European stocks slip as US employment data points to slowing growth

Travel, retail and energy shares lead the fallers

The City of London skyline: The FTSE 100 saw weakness in pharma and energy stocks on Friday. Photograph: Hollie Adams/Bloomberg

The City of London skyline: The FTSE 100 saw weakness in pharma and energy stocks on Friday. Photograph: Hollie Adams/Bloomberg

 

European stocks slipped on Friday as US employment data pointed towards slowing growth in the world’s largest economy, with retail and travel stocks exposed to American markets suffering the most.

Retail stocks dropped 0.9 per cent, while travel stocks sank 1 per cent.

Dublin

The Iseq nudged up 0.1 per cent in a relatively quiet session. There was slippage for Ryanair, which dropped 0.8 per cent to €16.02, joining in the negative day for travel stocks. It was a better session for the banks, with Bank of Ireland climbing 0.4 per cent to €5.25 and AIB rising 0.9 per cent to €2.51.

Building materials group CRH was up only marginally at €44.68, while packaging group Smurfit Kappa added 0.4 per cent to €49.35. Glenveagh Properties rose 1.5 per cent to €1.09 and Paddy Power owner Flutter Entertainment rounded out the week with a 1.6 per cent climb, closing at €168.95.

Dalata Hotel Group fell 4.3 per cent to €3.56 and food group Glanbia was another faller, declining 1.3 per cent to €14.85.

London

The FTSE 100 slipped 0.4 per cent on Friday weighed by weakness in energy and pharmaceutical stocks, after earlier rising as much as 0.6 per cent.

Oil majors BP and Royal Dutch Shell were among the top drags on the blue-chip index, while the mid-cap FTSE 250 index edged 0.1 per cent lower.

The UK economic recovery from the Covid-19 pandemic lost more momentum last month than originally estimated as staff shortages and supply chain issues weighed on companies in the country’s huge services sector, a survey showed.

Meanwhile, pharmaceuticals fell 0.8 per cent amid Britain’s vaccine advisers’ decision of not recommending the universal vaccination of 12 to 15-year-olds against Covid-19.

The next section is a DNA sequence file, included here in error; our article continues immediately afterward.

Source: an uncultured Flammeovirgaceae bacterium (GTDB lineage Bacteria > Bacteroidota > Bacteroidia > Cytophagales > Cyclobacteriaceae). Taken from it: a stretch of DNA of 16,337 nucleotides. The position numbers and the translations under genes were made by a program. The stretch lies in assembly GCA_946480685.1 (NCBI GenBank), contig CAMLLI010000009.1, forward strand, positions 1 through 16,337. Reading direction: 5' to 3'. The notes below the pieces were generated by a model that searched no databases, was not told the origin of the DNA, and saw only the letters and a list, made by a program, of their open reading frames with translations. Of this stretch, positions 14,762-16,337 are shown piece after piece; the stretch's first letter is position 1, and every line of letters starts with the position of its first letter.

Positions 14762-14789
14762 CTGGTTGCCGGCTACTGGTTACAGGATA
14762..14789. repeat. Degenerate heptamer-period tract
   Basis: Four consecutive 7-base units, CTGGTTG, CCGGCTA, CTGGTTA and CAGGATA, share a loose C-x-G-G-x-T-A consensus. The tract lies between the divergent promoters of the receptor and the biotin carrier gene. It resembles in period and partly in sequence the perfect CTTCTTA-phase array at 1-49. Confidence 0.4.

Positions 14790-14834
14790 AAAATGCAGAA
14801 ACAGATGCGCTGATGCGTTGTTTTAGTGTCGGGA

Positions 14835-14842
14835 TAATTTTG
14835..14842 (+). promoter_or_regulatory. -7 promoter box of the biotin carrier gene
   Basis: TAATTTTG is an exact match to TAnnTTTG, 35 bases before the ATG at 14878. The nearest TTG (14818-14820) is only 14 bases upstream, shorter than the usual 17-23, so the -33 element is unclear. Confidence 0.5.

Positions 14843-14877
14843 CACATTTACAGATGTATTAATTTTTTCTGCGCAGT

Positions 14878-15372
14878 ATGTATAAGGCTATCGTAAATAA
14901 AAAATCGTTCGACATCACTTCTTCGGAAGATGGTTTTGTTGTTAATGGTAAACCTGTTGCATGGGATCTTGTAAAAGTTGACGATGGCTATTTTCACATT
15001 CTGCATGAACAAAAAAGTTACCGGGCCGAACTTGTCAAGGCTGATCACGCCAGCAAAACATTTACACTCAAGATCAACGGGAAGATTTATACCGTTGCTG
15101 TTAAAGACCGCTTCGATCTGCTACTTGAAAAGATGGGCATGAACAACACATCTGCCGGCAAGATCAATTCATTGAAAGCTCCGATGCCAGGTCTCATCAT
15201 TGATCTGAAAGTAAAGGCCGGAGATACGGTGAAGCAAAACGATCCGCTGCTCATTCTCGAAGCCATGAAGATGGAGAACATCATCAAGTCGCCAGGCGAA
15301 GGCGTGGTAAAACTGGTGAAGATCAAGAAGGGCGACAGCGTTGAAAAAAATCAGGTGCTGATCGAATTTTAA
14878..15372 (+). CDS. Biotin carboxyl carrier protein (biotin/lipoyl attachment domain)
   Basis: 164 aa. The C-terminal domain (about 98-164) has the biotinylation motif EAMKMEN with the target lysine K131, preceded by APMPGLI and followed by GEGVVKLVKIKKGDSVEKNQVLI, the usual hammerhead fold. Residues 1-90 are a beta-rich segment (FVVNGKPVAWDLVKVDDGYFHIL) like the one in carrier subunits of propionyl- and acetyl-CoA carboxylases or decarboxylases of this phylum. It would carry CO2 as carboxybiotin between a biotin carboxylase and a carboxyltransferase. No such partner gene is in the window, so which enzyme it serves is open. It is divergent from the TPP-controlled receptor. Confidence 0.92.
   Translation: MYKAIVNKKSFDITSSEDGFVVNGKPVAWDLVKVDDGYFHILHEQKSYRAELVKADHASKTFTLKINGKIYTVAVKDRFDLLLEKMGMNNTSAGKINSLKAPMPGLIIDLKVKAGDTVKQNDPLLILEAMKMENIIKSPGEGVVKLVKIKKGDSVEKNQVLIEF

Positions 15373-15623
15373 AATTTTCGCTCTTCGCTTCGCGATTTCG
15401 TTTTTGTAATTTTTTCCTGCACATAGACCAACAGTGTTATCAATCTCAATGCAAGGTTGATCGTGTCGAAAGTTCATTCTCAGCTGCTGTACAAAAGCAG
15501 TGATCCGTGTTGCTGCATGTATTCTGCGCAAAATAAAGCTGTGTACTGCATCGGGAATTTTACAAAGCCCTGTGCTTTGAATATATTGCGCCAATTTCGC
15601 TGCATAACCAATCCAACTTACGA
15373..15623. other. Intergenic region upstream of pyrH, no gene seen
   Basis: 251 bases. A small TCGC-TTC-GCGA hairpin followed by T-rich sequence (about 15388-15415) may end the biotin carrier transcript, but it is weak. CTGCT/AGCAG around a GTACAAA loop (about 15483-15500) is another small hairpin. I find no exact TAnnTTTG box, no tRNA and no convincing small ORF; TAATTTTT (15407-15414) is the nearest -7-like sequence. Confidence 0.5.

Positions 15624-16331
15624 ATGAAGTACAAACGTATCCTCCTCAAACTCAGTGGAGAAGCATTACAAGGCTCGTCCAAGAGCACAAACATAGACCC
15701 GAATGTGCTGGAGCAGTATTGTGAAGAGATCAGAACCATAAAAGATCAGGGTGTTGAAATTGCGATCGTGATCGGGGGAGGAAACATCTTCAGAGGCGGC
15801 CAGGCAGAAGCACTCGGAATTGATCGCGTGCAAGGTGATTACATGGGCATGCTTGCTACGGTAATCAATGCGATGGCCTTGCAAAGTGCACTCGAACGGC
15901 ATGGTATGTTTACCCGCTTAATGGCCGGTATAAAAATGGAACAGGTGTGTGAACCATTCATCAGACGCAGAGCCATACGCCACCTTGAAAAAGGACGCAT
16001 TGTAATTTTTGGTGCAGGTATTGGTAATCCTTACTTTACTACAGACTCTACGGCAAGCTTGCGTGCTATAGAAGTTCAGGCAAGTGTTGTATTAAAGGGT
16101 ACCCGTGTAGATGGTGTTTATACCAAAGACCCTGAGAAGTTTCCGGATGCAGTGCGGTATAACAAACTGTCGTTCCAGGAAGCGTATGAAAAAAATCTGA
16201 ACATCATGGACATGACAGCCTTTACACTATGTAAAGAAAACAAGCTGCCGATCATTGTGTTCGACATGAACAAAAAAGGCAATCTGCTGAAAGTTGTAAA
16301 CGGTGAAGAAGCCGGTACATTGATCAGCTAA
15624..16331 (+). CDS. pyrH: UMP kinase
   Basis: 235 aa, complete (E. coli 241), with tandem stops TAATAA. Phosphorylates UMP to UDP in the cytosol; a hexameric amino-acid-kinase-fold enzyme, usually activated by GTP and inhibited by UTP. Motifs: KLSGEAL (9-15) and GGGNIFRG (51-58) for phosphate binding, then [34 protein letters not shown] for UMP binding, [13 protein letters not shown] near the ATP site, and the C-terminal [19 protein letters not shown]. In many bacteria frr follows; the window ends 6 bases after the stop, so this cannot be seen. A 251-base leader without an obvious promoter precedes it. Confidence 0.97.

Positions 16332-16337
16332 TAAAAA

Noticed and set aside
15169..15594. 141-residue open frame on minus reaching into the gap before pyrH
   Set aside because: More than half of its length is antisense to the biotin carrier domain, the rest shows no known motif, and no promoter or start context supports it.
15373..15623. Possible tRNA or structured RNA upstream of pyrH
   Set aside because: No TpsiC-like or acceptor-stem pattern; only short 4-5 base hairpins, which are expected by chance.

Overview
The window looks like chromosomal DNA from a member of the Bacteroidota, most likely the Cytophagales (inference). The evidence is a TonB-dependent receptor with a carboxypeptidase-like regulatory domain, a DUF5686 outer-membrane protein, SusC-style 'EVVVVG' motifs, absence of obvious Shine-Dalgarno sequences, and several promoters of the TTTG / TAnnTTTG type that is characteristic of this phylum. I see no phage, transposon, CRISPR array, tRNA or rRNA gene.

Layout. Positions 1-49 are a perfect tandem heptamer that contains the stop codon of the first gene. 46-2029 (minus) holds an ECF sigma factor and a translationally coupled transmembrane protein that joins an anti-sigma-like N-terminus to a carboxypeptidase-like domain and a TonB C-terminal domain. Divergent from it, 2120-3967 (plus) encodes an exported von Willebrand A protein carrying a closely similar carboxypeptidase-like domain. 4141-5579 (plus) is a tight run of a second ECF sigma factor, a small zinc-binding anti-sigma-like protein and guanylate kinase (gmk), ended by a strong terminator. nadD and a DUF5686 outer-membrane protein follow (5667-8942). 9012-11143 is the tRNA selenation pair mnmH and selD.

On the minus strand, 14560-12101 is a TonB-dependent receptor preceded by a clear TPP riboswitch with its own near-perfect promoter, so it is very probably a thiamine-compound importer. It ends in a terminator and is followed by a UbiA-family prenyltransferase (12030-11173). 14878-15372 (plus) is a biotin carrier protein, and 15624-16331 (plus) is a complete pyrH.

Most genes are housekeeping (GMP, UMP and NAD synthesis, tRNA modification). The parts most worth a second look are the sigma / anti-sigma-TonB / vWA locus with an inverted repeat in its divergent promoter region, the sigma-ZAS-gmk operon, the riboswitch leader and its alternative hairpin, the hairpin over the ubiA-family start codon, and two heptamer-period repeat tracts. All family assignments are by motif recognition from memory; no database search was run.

Ashmore Group fell 4.1 per cent after the emerging markets-focused money manager reported a 12 per cent dip in annual net revenue. Discoverie Group’s shares gained 21.6 per cent after the electronic components manufacturer and supplier upsized its equity raise offering.

Sanne Group slipped 2.1 per cent after London-based private equity firm Cinven said it would not make another buyout offer for the asset management services provider.

Europe

The pan-European Stoxx 600 index slipped 0.6 per cent, marking its worst fall in two weeks after data showed the US economy created the fewest jobs in seven month in August.

European technology stocks were the best performers for the week, up nearly 2 per cent as investors fled to sectors most resilient to disruptions caused by the pandemic.

Payments company Nexi slipped 0.8 per cent after Italy’s competition watchdog said it had opened an investigation into the company’s planned merger with domestic rival SIA. Spanish fund distribution firm Allfunds jumped 11.7 per cent, and was the best performer on the Stoxx 600 after its maiden first-half results beat expectations.

German exchange operator Deutsche Boerse is expected to announce new entrants to the blue-chip Dax index on Friday, part of the index’s biggest ever overhaul.

US

The S&P 500 and the Dow fell in early trading on Friday as a slowdown in US jobs growth raised questions about the pace of the economic recovery, while the tech-heavy Nasdaq rose as the report also calmed fears of an imminent tapering in monetary policy.

Economy-linked industrial stocks including General Electric, 3M and Boeing fell between 0.2 per cent and 1.7 per cent.

Chinese ride-hailing firm Didi Global gained 1.8 per cent after a media report that the city of Beijing was considering moves that would give state entities control of the company.

Biotechnology firm Forte Biosciences slumped 81.4 per cent to be among the top decliners across US exchanges after its experimental treatment for eczema, a skin disease, failed to meet its main goal. – Additional reporting: Reuters